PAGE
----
Objective To determine the effects of age and sex and their interaction effects on dynamic postural stability during stair descent.
Design Cross sectional.
Participants Healthy younger adults (N=28) and healthy older adults (N=21).
Interventions Not applicable.
Main Outcome Measures Spatiotemporal gait parameters, displacement of center of mass (COM), instantaneous velocity of the COM, divergence between vertical projection of the COM, and center of pressure (COP).
Results Interaction effects of age and sex were found in stride duration, COM displacement, and instantaneous velocity of the COM in the mediolateral direction. Older adults demonstrated longer stride duration with shorter double-limb stance and longer single-limb stance during stair descent. Women have significantly longer stride duration than men. The effects of sex and age were significant in the data normalized by height. Older adults and women demonstrated larger peak-to-peak COM displacement, peak instantaneous velocity of the COM, and COM-COP divergence than the younger individuals and men, respectively. Peak instantaneous velocity of the COM was significant different in most pairwise comparisons, but the COM-COP divergence was significantly different in several comparisons.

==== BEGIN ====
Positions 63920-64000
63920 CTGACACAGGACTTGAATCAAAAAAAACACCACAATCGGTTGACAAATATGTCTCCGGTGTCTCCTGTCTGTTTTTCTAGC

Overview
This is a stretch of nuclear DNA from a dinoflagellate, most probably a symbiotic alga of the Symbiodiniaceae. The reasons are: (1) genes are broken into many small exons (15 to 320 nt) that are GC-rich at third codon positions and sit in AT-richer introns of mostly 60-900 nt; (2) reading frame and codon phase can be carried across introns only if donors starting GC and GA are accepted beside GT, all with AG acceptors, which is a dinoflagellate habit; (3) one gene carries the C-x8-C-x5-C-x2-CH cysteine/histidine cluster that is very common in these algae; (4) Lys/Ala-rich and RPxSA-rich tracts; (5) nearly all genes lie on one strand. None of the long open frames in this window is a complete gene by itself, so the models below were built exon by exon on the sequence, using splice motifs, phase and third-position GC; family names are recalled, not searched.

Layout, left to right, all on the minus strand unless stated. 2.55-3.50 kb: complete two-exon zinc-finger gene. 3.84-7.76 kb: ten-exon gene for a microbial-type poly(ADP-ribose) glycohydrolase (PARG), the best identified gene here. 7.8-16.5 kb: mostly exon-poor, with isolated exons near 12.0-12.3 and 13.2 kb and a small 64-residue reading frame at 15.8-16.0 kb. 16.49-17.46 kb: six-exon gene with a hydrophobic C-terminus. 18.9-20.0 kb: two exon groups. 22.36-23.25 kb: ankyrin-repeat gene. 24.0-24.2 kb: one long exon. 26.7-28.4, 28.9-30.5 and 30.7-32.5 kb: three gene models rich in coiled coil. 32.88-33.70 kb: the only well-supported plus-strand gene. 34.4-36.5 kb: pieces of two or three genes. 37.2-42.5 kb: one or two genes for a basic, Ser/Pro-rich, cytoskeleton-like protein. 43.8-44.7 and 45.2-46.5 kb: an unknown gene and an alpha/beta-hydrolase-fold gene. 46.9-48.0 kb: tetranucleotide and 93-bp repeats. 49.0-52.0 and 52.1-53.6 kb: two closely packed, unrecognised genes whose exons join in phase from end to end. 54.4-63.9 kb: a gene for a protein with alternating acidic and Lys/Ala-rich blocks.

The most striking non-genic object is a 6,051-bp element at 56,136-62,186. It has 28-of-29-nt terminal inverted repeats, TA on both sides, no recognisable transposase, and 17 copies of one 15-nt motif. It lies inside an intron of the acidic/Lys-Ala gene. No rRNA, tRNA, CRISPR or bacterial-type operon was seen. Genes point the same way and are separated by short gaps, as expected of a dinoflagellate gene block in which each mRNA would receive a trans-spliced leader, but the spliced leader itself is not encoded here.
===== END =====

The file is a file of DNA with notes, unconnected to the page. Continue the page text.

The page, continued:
Conclusions This study examined the COM and COP parameters to quantify dynamic stability during stair descent across sex and age. Although older women descended stairs successfully, they demonstrated differences in control of instantaneous velocity of the COM compared with the other participants. Dynamic instability could be detected by examining the control of instantaneous velocity of the COM. In developing a better understanding of the balance control of stair descent in healthy older adults, aging patients with various pathologies can be better assessed, appropriately treated, and provided with proper assistive devices.
All Science Journal Classification (ASJC) codes